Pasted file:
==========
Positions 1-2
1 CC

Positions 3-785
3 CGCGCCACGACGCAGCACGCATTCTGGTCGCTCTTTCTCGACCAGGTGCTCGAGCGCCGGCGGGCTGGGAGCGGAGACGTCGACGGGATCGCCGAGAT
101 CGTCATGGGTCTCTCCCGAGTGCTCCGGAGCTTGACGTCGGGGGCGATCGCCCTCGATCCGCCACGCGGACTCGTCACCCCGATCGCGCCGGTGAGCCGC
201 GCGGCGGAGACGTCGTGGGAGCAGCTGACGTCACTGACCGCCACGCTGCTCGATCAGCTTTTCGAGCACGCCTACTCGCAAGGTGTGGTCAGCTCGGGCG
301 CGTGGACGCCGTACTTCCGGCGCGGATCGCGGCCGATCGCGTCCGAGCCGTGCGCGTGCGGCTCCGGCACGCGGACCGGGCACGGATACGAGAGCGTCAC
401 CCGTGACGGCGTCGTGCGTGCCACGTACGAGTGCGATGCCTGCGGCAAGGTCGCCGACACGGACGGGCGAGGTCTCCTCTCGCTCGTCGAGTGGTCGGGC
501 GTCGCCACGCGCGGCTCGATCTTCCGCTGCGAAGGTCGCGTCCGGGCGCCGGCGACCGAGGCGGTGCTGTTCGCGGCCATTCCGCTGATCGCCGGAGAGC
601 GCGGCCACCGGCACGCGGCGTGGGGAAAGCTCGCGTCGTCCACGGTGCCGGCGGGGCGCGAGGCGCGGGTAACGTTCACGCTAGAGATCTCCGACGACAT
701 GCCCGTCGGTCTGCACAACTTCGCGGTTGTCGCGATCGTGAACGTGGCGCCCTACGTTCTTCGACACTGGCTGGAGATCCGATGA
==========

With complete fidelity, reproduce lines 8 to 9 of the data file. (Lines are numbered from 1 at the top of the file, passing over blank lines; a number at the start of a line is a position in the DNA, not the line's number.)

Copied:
401 CCGTGACGGCGTCGTGCGTGCCACGTACGAGTGCGATGCCTGCGGCAAGGTCGCCGACACGGACGGGCGAGGTCTCCTCTCGCTCGTCGAGTGGTCGGGC
501 GTCGCCACGCGCGGCTCGATCTTCCGCTGCGAAGGTCGCGTCCGGGCGCCGGCGACCGAGGCGGTGCTGTTCGCGGCCATTCCGCTGATCGCCGGAGAGC